Businesses frequently pool their resources – capital, expertise, marketing, distribution – in joint ventures, leveraging their individual strengths by partnering with companies with complementary strengths. There are many types of JVs – contractual strategic alliances, entity-based ventures, and other hybrid forms – each with its tradeoffs. JV agreements involve contributions by the parties, allocating management control, access to information, ownership of jointly developed property, dispute resolution, and transfers of interests. This program will provide you with a practical guide to planning and drafting joint ventures.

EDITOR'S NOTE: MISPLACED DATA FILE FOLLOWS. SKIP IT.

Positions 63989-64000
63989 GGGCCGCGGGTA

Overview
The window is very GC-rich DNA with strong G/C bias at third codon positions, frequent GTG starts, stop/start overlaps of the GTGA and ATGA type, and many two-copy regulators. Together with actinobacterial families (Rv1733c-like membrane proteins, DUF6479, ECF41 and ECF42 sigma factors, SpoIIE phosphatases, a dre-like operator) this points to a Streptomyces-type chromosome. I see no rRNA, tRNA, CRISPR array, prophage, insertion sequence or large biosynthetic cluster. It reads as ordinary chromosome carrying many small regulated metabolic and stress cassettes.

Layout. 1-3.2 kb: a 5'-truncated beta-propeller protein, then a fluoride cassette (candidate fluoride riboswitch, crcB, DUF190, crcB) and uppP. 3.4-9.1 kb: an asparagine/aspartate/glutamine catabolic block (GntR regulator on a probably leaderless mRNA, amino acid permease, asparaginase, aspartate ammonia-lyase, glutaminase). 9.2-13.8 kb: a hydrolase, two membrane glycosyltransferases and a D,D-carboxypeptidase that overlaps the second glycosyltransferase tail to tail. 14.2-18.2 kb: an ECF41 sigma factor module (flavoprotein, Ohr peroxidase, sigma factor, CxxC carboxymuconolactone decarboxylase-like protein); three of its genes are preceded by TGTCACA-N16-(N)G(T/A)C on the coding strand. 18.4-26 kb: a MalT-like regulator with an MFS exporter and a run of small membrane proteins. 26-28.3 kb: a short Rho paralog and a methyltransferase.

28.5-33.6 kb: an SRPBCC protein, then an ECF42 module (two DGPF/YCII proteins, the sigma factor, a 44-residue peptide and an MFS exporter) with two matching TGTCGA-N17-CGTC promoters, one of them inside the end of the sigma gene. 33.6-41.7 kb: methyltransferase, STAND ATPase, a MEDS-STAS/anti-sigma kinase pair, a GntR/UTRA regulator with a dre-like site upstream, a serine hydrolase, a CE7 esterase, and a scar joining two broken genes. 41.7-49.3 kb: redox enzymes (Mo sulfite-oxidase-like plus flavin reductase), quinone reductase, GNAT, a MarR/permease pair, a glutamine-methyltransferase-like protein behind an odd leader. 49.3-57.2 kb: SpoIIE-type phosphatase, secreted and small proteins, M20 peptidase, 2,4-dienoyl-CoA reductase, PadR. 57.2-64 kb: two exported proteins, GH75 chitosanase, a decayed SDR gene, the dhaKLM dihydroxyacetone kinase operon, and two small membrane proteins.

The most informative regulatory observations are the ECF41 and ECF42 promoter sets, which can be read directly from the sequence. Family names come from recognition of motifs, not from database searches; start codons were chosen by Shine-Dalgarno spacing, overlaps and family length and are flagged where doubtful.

Self-study does not qualify for Kansas credit.
Note: This material qualifies for self-study credit only. Pursuant to Regulation 15.04.5, a lawyer may receive up to six hours of self-study credit in a reporting year. Self-study programs do not qualify for ethics, elimination of bias or Kansas credit.
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